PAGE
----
I’m thinking about how this image makes change and impermanence a holy thing in my eyes. 

And how to clutch the branches and force them to stay put would do violence to the beautiful experience. And really, not keep things the same anyway as the light has a mind of its own. 

Mary’s latter chapters are especially profound as she talks about her own detachment from clinging, especially to her children, grandchildren, and past seasons when they were together more. 

It feels like a resonant theme for this Eastertide, when one of the main accounts of Jesus’ resurrection includes Mary (another Mary!) trying to hold on to the risen Jesus and him saying, “Do not hold on to me” (John 20). Or the disciples who want to make a shrine for Jesus and camp out  during the Transfiguration, only to be told by Jesus it was time to head back down the mountain (Matthew 17).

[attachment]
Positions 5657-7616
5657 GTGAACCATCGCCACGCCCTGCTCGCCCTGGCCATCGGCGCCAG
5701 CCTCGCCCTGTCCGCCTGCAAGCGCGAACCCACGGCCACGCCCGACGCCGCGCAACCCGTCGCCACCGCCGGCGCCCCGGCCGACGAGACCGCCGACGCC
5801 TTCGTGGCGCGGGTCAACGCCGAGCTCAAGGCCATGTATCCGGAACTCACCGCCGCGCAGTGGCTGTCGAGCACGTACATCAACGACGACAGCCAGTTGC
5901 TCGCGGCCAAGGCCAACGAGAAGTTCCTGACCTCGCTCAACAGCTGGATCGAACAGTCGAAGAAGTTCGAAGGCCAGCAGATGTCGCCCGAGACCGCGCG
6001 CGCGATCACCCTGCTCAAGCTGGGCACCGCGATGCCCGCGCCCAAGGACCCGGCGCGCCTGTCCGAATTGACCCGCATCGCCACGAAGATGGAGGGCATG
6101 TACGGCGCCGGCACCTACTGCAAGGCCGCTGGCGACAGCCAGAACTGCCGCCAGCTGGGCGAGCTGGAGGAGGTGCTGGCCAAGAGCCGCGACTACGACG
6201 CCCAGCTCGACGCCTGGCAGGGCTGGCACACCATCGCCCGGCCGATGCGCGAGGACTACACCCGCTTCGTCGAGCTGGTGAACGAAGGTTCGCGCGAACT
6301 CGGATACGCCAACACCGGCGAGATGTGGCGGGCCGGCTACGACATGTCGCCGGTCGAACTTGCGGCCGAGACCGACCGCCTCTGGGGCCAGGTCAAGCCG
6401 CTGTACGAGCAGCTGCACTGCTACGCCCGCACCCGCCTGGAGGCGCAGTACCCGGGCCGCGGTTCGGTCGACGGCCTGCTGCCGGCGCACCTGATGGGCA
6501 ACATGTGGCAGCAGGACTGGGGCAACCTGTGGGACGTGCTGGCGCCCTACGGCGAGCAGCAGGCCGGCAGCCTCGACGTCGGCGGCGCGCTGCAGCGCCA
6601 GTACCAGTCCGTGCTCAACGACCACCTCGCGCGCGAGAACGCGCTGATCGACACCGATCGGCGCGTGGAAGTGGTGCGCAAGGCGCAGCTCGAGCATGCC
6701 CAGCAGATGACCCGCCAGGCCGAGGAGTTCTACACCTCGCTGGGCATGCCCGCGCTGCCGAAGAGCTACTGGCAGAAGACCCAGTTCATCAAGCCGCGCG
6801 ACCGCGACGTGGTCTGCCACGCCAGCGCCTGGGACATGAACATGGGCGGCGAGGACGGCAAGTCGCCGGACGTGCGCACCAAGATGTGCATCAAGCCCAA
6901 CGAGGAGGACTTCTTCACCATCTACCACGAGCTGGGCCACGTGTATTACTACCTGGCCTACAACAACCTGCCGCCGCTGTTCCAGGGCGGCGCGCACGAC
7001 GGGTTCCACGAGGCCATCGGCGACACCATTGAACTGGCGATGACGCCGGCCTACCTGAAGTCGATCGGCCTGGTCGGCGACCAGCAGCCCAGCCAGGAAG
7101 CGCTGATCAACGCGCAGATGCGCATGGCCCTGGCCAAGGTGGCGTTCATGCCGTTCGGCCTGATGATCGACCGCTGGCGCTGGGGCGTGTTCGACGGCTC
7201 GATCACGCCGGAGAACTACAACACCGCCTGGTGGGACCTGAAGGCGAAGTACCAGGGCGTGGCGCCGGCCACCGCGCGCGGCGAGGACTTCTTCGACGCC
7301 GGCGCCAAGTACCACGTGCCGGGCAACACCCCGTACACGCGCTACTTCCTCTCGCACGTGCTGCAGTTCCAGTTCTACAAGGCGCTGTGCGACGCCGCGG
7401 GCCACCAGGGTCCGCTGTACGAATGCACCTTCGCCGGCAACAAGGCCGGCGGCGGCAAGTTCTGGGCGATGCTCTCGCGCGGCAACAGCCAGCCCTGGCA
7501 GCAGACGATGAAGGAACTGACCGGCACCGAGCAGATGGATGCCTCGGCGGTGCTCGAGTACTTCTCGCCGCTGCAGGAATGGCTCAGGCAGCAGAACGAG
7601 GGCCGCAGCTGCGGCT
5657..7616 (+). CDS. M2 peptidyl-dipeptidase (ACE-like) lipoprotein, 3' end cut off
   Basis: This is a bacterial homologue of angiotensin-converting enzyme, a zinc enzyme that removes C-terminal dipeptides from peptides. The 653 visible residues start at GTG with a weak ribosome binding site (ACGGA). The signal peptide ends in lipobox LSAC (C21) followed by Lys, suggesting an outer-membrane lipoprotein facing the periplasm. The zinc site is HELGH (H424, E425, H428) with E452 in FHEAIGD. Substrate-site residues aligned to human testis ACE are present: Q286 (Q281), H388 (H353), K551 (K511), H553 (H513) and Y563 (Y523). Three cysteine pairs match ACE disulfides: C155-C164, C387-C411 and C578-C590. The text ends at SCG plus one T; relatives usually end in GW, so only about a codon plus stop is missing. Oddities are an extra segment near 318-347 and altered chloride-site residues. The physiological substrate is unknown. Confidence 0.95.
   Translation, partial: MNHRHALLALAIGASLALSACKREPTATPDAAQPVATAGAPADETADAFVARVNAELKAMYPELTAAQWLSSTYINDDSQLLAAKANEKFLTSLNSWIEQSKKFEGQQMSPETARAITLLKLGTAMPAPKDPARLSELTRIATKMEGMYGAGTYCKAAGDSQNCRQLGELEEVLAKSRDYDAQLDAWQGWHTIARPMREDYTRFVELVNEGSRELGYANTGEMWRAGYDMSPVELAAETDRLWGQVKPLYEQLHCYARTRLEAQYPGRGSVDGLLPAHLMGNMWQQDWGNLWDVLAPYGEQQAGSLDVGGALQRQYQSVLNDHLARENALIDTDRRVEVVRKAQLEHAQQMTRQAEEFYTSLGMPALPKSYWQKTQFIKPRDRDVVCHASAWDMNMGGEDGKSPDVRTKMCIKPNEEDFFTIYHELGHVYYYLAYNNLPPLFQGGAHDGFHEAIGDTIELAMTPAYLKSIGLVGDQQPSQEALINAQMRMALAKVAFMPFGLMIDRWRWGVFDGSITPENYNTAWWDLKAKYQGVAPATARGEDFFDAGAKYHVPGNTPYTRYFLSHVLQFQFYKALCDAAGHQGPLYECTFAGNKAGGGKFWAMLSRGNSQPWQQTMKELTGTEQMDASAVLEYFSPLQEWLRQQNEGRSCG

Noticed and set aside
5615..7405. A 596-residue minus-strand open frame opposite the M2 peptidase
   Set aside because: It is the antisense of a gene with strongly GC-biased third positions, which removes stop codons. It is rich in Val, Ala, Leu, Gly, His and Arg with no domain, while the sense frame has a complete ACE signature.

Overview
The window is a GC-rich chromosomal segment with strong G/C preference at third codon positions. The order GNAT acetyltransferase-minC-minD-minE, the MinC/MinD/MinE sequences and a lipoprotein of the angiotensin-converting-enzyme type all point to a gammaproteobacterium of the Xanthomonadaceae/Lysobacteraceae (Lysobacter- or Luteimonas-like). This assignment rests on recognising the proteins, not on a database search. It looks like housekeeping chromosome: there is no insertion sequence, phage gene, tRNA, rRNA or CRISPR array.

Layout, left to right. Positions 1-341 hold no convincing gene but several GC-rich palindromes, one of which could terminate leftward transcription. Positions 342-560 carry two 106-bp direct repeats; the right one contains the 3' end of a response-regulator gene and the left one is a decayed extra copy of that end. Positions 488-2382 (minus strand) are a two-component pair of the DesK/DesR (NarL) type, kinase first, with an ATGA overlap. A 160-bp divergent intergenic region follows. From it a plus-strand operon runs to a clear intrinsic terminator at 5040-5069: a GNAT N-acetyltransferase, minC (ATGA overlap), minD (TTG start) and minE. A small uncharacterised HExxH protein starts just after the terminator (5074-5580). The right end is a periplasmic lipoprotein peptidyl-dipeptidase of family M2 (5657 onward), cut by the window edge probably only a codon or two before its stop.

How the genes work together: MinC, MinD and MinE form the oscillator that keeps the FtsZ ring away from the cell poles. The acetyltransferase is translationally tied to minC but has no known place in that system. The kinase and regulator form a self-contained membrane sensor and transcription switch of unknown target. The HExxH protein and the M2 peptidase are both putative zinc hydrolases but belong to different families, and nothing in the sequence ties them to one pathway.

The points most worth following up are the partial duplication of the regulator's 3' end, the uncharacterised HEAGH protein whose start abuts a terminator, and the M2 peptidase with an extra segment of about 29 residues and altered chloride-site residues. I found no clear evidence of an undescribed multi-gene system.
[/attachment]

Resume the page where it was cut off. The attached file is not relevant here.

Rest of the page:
When we have something good, we don’t want to let it go. 

Of course, it goes both ways. Happy experiences end. Terrible ones do too. 

This too shall pass…

And so maybe the way we live with the deepest integrity and brightest light is to keep our hands open in gratitude and unclingy, trusting that whenever something leaves, those hands will be filled again. 

Just like the trees do every year when they give up their leaves. 

Spring will come. 

For me, the divine irony of it all is that just when you embrace that impermanence, you taste a freedom and a sweetness which will nourish and steady you for anything and everything.